One of the themes that has emerged in the discussions of the British Labour Party Fiscal Credibility Rule (which should be renamed the Fiscal Incredulous Rule) is when is the right time for a political party to show leadership and start educating the public on new ideas. The Modern Monetary Theory (MMT) project has been, in part, about educating people even if our ideas have been strongly resisted by the mainstream. The mainstream (New Keynesian) paradigm in economics is degenerative (meaning it has little empirical validation) and eventually it will fade into historical obscurity. For many of us that cannot come quickly enough. The defenders of the Rule argue that progressive politicians have to tread carefully or else the amorphous financial markets will turn on them and destroy their initiatives. The problem is that by kowtowing to the City or Wall Street, the progressive political forces become captured and redundant. Witness the electoral demise of social democratic parties over the last several decades. The conditions are ripe (see below) for a courageous head-on attack on these financial market elites and educate the public so that they allow elected governments to legislate for all rather than serving the interests of the elites, which has become the norm over the last several decades. The problem is that progressive political forces are also taking advice from mainstream economists who use the tools of neoliberalism. The upshot is that progressive political leadership is absent but desperately required.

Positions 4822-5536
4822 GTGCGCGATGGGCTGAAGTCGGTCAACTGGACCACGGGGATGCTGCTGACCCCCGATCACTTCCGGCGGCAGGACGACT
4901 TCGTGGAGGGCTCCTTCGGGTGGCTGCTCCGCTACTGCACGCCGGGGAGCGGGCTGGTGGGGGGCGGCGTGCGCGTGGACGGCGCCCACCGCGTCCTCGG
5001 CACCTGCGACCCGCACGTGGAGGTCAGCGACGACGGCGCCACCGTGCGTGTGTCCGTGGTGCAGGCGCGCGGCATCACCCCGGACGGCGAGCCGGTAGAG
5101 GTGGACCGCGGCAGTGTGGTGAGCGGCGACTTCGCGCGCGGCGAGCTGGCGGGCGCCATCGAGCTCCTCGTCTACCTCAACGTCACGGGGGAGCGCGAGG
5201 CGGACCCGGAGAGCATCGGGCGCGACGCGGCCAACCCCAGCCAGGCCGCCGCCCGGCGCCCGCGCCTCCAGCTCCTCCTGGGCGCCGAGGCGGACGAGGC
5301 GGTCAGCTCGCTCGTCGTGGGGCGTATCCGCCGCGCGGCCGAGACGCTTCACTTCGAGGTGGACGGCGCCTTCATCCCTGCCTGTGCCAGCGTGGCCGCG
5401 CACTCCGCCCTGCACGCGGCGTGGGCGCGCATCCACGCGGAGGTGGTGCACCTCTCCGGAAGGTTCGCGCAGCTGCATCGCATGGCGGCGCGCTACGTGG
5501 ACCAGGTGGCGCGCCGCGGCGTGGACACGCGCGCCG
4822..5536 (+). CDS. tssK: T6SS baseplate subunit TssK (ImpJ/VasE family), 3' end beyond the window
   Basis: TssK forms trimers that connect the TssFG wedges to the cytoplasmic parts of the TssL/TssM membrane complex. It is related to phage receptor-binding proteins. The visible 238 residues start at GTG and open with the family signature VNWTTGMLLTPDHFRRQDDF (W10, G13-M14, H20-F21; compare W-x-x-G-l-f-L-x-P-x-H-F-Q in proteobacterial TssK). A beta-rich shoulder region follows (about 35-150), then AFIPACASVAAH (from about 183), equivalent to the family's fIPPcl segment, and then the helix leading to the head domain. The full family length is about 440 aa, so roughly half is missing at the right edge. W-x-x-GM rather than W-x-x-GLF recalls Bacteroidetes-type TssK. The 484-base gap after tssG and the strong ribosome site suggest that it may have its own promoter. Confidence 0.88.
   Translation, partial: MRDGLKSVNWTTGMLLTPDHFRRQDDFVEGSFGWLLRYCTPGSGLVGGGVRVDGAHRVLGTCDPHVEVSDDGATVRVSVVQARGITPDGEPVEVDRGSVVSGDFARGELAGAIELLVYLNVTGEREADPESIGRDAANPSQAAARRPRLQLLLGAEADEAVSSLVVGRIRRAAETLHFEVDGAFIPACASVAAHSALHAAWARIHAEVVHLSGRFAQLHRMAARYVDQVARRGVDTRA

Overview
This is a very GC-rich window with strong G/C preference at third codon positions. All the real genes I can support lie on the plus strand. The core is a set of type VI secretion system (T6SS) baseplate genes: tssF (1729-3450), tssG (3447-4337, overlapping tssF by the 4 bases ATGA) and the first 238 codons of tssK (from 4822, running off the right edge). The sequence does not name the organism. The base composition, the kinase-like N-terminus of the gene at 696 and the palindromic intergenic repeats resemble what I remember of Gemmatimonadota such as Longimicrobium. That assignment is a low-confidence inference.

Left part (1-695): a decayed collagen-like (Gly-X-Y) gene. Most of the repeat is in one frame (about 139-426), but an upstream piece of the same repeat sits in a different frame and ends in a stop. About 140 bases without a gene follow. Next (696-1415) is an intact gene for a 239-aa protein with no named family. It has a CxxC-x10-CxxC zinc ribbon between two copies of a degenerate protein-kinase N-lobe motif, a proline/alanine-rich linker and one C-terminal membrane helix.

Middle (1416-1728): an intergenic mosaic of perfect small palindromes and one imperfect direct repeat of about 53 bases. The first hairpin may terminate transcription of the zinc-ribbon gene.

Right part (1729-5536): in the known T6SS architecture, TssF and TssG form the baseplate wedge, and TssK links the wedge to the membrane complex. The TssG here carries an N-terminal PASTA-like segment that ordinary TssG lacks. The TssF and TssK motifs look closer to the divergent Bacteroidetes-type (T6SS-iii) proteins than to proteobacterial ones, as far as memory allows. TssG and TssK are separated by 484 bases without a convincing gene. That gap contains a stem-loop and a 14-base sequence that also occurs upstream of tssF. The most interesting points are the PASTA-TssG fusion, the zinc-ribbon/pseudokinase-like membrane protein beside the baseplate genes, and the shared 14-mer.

The weekend before last I was in Germany (and Bavaria) at the same time as the – Bavarian state election. The results for the SPD (Social Democratic Party) were disastrous losing 20 seats (down from 42) and gaining only 9.7 per cent of the vote (down from 20.6 per cent). The Greens came second, winning 20 extra seats (to 38) and 17.5 per cent of the vote (8.6 per cent last election), while the neo-fascist AfD party, which did not contest the last election, came in fourth, gaining 22 seats (10.2 per cent of the vote). There is a growing fear that the AfD and its counterparts across Europe will grow further and push Europe back into its dark fascist days. One would not conclude that from the Bavarian voting patterns. Further, to construct what is going on in Europe as a right-wing counter to a ‘social democratised’ Europe, which is a common narrative among the Europhile Left is seriously missing the point. The social democratisation of Europe has been in retreat for decades under the onslaught of a very sophisticated campaign from the elites on the Right and often it has been the traditional Left political parties that have pushed the neoliberal agenda more vigorously than the conservatives. The AfD is a sideshow in this deeper take over of our democracies by capital. Root and branch change is needed not a few ‘reforms’ around the edges to make the Eurozone less of a disaster for workers than it currently is.